NEW YORK (CNNMoney) -- There will be lots more state workers joining the unemployment line this year.
Public employees are getting hit hard in the latest round of spending cuts as state officials look to close billion-dollar deficits. Governors across the nation are promising to eliminate thousands of positions and freeze or reduce salaries.
Texas lawmakers are proposing shedding 9,300 jobs, while Georgia's governor said he'd erase 14,000 positions. New York's governor is looking to lay off more than 10,000 workers and freeze salaries. And California's and Nevada's governors are proposing pay cuts of up to 10% and 5%, respectively.
Though state workers have suffered years of furloughs and downsizings, this year could prove to be the toughest yet. Federal stimulus money that kept many on the job is drying up, and some newly elected officials are bent on shrinking the role of the state.
"Many politicians have long talked about reducing the size of the government," said Georgia Gov. Nathan Deal in his State of the State address earlier this month. "My friends, we are doing it."
Public sector jobs were long thought to be more secure during economic downturns. But that's not been the case during the Great Recession. State and local governments have shed 397,000 jobs since August 2008, falling to their lowest level since the late 1980s, according to the Center on Budget and Policy Priorities.
Shortly after taking office on Jan. 1, New York Gov. Andrew Cuomo said he would reduce his salary by 5%. Soon after, he called for a wage freeze for workers whose contracts are up April 1 to help the Empire State deal with a projected $24 billion budget deficit over the next two years.
"We have to start with an emergency financial plan to stabilize our finances, we need to hold the line and we need to institute a wage freeze in the state of New York," he said in his State of the State address.
Cuomo is also looking to cut more than 10,000 jobs from a payroll of 190,000, which would be the largest layoff in New York in years. His predecessor, David Paterson, shed 900 posts shortly before leaving office.
The state's unions, however, say there are other ways to address the budget shortfalls.
"We all understand the state's fiscal crisis and the need to find solutions, but any suggestion of reducing the state workforce by 10,000 to 15,000 would not only cripple the delivery of essential services, it would have a chilling effect on the state's economy and undermine the state's fragile recovery," the Public Employees Federation, the second-largest union, said in a statement. "We should all be working together to create jobs, not more layoffs."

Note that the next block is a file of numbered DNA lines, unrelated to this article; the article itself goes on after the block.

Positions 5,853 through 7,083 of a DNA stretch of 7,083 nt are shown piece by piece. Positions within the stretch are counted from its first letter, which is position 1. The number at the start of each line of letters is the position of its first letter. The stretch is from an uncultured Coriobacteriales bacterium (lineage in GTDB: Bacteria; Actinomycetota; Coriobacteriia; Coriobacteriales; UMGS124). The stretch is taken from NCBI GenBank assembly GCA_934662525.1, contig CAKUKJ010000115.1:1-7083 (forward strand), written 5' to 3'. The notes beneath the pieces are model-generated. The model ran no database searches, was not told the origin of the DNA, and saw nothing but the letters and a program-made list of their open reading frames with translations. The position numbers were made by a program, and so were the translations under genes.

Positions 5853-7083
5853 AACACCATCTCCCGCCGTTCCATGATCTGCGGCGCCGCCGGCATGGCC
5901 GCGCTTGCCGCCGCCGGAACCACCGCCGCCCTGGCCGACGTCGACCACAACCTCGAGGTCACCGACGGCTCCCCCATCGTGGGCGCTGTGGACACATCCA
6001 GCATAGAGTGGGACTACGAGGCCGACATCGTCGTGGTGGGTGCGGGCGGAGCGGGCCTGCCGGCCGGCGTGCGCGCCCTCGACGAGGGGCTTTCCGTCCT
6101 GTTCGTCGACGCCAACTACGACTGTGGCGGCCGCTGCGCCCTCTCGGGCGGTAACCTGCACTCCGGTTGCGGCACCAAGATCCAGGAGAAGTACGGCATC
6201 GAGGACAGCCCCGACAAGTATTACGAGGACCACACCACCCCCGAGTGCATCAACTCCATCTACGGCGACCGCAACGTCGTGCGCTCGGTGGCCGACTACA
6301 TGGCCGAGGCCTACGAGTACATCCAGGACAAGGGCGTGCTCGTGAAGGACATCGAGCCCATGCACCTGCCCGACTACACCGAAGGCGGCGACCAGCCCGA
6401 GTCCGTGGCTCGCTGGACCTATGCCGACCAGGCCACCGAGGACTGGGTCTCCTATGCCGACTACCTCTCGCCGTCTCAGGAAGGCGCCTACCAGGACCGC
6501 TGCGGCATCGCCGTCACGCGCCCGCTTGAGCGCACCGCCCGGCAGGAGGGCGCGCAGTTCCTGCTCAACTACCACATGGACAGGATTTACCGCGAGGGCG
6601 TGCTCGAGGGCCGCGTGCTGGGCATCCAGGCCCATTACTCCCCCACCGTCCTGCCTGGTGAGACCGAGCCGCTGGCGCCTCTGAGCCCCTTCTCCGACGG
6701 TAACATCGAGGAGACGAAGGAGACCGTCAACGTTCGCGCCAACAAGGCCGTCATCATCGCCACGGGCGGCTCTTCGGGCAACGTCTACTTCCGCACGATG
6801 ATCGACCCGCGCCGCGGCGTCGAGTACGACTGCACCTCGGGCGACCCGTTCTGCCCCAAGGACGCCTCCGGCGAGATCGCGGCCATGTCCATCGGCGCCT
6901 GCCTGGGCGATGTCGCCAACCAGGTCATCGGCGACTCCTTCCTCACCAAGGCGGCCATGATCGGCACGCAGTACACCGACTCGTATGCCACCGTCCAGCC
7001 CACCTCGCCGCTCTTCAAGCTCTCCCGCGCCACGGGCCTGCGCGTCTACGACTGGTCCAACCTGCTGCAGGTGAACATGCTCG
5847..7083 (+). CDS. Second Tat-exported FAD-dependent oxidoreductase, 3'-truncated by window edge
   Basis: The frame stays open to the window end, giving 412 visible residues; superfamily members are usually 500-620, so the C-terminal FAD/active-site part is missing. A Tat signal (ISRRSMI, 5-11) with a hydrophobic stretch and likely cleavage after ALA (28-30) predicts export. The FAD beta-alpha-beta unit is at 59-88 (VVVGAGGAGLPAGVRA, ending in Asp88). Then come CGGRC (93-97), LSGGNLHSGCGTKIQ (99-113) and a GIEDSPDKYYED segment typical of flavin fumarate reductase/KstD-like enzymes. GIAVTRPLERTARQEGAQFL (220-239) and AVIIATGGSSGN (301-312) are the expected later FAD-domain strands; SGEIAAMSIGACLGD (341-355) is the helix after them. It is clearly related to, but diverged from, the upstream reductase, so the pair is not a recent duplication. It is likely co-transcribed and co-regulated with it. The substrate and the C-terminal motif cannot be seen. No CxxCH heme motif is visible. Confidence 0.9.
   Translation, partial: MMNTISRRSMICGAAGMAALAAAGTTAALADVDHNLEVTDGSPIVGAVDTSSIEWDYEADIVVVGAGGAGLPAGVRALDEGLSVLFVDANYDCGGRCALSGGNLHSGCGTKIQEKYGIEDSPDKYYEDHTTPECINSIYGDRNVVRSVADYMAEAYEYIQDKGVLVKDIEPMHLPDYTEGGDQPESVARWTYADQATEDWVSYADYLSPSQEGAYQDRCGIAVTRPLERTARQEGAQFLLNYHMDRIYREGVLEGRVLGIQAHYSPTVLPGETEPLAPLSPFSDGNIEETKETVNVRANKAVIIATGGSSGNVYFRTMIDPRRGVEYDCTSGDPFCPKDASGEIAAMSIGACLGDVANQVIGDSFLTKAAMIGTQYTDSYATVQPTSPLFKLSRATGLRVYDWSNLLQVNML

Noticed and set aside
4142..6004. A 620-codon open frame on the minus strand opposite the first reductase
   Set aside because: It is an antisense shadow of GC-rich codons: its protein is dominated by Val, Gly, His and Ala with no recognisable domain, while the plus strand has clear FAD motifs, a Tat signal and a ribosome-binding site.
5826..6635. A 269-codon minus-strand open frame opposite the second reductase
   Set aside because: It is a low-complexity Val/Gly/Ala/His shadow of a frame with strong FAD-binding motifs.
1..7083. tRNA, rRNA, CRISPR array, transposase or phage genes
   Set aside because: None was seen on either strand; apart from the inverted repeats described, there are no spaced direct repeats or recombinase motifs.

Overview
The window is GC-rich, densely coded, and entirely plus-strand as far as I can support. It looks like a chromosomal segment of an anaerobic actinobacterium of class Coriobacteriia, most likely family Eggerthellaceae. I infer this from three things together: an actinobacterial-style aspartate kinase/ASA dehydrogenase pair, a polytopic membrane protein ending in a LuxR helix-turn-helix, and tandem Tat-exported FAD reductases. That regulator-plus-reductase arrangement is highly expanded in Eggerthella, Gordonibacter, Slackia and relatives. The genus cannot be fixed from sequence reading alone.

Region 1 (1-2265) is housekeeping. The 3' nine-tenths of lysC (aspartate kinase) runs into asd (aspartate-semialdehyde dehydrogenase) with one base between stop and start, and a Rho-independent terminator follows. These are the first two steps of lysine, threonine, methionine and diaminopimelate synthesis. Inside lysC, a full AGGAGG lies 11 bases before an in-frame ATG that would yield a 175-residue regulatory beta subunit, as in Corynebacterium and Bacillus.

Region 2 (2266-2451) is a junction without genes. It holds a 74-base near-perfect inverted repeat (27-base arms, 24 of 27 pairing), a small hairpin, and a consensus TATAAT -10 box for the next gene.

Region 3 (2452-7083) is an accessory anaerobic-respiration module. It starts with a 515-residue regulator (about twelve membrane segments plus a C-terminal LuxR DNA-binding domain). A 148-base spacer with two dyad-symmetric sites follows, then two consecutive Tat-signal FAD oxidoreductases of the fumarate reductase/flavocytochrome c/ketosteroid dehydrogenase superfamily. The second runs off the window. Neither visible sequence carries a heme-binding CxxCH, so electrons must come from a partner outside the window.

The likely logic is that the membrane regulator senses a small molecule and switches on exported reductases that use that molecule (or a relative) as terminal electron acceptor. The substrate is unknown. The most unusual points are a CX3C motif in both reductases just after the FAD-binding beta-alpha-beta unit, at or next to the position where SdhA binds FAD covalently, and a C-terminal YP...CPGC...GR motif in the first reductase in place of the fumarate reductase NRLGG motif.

In Texas, Gov. Rick Perry often boasts that his state leads the nation in job creation. But that doesn't include positions in state government.
The budget unveiled by House lawmakers last week calls for the elimination of 9,300 posts during fiscal 2011-2012. The department of public safety and criminal justice would be hit the hardest, losing 6.3% of its staff. The budget recommends closing a prison and three youth facilities.
But the job cuts would be spread across the board. For instance, some 565 caseworkers who investigate child abuse would lose their paychecks when stimulus funds dry up.
Meanwhile, Nevada Gov. Brian Sandoval is looking to avoid layoffs. Instead he wants state workers to give up 5% of their pay. The state, among the worst hit in the recession, is facing a $1.2 billion budget deficit for fiscal 2012. The pay cuts replace a furlough program that temporarily sliced 4.6% off of employees' wages. But the suspension of merit and longevity pay remains in place.
The governor tried to soften the blow by saying that he and his staff would take the same pay cut. He also pointed out that the salary reductions mean more people would get to keep their jobs.
"I believe this is a far better alternative than the mass lay-offs chosen by other state and local governments," he said in his State of the State address Monday.
Shedding thousands of state workers is easier said than done, experts said. Someone still has to process driver's licenses, patrol the highways and take care of state parks.
In some states, such as Georgia, many of the positions to be eliminated are vacant. In others, such as New York, the layoff proposal comes as union contracts are about to expire and could be used as a bargaining chip.
Governors are more willing to cut public employees than trim programs, said Steven Kreisberg, director of collective bargaining for the American Federation of State, County and Municipal Employees, which has 1.6 million members.
More than 5% of DACA recipients have started their own businesses since enrolling the program, according to a recent survey. More
Instead of raising money for the Red Cross or requesting help from the National Guard, dozens of grassroots operations have sprung up to help get aid and supplies to Puerto Rico any way they can. But it has not been easy. More
Tesla may be edging nearer to making its electric cars in China, but the U.S. company will still face barriers in the world's largest auto market. More
In 1998, Ntsiki Biyela won a scholarship to study wine making. Now she's about to launch her own brand. More
Becoming a flight attendant can mean traveling the world. But it's a tough gig to land. Delta is looking to hire 1,000 flight attendants to join its team. More